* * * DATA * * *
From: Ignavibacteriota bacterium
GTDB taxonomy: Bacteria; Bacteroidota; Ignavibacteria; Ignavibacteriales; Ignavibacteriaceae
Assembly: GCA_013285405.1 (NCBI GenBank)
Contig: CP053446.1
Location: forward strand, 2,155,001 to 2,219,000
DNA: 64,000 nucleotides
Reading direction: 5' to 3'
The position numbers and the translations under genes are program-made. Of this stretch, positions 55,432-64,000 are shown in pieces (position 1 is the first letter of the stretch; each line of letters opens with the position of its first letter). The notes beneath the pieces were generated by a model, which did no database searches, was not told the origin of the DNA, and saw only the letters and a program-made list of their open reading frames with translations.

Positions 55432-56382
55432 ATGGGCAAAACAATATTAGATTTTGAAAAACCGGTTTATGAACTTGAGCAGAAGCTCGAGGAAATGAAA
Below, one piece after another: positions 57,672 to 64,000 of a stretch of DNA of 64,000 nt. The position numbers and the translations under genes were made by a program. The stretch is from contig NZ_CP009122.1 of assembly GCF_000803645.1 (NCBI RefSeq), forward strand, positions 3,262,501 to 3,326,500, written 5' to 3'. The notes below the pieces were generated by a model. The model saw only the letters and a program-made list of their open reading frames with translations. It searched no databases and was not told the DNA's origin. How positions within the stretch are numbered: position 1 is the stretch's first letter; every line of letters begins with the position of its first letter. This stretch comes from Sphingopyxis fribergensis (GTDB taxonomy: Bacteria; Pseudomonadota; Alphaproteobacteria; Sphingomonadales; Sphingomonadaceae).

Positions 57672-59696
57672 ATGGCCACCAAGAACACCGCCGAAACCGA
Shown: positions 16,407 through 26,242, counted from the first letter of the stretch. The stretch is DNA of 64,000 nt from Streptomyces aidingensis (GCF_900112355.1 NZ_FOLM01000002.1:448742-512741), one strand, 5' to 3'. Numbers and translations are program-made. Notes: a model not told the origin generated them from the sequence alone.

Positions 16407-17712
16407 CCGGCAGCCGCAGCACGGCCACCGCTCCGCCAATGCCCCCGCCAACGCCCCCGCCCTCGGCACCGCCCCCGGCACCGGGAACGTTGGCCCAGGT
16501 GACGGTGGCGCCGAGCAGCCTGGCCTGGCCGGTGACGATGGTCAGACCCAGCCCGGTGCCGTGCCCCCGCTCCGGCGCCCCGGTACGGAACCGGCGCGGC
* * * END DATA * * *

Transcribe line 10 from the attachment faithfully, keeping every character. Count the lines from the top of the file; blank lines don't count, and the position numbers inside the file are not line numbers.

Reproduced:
55432 ATGGGCAAAACAATATTAGATTTTGAAAAACCGGTTTATGAACTTGAGCAGAAGCTCGAGGAAATGAAA